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Advancing the Theoretical Foundation of the Partially-averaged Navier-Stokes Approach
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The goal of this dissertation is to consolidate the theoretical foundation of variable-resolution (VR) methods in general and the partially-averaged Navier-Stokes (PANS) approach in particular. The accurate simulation of complex turbulent flows remains an outstanding challenge in modern computational fluid dynamics. High- fidelity approaches such as direct numerical simulations (DNS) and large-eddy simulation (LES) are not typically feasible for complex engineering simulations with cur- rent computational technologies. Low-fidelity approaches such as Reynolds-averaged Navier-Stokes (RANS), although widely used, are inherently inadequate for turbulent flows with complex flow features. VR bridging methods fill the gap between DNS and RANS by allowing a tunable degree of resolution ranging from RANS to DNS. While the utility of VR methods is well established, the mathematical foundations and physical characterization require further development. This dissertation focuses on the physical attributes of fluctuations in partially-resolved simulations of turbulence. The specific objectives are to: (i) establish a framework for assessing the physical fidelity of VR methods to examine PANS fluctuations; (ii) investigate PANS simulations subject to multiple resolution changes; (iii) examine turbulent transport closure modeling for partially-resolved fields; (iv) examine the effect of filter control parameters in the limit of spectral cut-off in the dissipative region; and (v) validate low-Reynolds number corrections with RANS for eventual implementation with PANS. While the validation methods are carried out in the context of PANS, they are considered appropriate for all VR bridging methods. The key findings of this dissertation are summarized as follows. The Kolmogorov hypotheses are suitably adapted to describe fluctuations of partially-resolved turbulence fields, and the PANS partially-resolved field is physically consistent with the adapted Kolmogorov hypotheses. PANS adequately recovers the correct energetics in instances of multiple resolution changes. Scaling arguments are used to determine the correct transport closure model for a partially-resolved field in a boundary layer. The need to modify the fε filter control parameter for cut-off in the dissipation range is highlighted. A low-Reynolds number near-wall correction was evaluated on a RANS model with the intent of adapting to it VR methods. Overall, PANS shows promise as a theoretically sound modeling approach, and this work lays the foundation for future PANS investigations.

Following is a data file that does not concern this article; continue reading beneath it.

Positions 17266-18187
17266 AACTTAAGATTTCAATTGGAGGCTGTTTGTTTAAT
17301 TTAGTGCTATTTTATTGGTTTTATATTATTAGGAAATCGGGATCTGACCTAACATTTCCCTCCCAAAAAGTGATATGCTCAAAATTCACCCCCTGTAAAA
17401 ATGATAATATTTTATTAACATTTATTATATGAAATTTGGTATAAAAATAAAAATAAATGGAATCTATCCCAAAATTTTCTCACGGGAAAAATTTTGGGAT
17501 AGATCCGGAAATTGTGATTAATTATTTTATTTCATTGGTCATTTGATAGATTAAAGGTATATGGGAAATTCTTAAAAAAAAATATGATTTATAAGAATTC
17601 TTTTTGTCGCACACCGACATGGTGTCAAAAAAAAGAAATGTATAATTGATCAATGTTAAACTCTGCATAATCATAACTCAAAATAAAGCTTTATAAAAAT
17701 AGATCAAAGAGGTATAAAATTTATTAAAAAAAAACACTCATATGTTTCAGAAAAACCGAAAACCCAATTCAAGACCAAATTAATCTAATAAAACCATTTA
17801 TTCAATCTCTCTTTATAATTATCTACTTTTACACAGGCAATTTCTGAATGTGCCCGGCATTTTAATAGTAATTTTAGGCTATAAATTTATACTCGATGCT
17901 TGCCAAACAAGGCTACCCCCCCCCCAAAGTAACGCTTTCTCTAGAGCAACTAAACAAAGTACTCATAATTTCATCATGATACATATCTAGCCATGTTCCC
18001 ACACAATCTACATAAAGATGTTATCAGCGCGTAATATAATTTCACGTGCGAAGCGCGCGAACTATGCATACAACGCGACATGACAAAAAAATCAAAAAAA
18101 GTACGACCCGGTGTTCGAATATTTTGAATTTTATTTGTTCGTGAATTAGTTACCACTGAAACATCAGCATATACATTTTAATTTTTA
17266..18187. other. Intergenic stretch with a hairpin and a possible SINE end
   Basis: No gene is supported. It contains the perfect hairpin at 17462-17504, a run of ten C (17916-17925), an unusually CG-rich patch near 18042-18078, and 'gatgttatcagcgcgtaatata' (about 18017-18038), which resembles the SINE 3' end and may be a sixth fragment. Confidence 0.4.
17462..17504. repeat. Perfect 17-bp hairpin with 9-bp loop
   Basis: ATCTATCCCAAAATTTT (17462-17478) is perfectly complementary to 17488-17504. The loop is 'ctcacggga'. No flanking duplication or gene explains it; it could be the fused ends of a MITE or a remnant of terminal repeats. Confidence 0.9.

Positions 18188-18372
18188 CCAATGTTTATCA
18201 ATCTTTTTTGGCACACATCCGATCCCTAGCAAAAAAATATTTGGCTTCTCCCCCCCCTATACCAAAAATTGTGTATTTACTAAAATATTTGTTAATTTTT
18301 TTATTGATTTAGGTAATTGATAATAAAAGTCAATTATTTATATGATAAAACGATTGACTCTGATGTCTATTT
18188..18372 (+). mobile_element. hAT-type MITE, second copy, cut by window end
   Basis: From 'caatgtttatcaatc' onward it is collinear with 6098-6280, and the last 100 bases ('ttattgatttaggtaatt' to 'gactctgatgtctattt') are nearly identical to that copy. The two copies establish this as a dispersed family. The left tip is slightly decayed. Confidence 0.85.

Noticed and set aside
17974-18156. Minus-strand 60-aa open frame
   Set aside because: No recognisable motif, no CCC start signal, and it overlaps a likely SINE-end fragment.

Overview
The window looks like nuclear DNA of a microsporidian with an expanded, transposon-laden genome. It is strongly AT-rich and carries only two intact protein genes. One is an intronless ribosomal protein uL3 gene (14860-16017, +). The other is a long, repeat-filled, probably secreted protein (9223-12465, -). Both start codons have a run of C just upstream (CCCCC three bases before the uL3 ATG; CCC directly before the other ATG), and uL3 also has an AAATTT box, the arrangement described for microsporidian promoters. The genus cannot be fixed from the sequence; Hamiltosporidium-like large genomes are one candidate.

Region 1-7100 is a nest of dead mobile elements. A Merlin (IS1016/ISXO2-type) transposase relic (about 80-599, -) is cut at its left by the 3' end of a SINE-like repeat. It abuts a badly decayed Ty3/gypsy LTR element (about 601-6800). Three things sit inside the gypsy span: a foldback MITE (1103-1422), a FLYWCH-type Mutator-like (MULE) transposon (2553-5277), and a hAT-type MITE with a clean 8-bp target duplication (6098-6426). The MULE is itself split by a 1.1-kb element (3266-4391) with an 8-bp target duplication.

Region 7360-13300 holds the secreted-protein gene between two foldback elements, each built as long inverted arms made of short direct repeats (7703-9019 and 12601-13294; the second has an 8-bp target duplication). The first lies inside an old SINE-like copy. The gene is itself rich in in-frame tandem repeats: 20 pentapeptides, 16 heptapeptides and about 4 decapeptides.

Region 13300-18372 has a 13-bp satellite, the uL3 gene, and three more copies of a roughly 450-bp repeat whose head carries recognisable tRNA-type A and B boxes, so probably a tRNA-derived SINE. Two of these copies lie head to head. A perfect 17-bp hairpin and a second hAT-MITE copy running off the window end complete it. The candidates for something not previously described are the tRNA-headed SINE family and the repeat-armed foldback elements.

Reyes, Dasia Ann (2013). Advancing the Theoretical Foundation of the Partially-averaged Navier-Stokes Approach. Doctoral dissertation, Texas A&M University. Available electronically from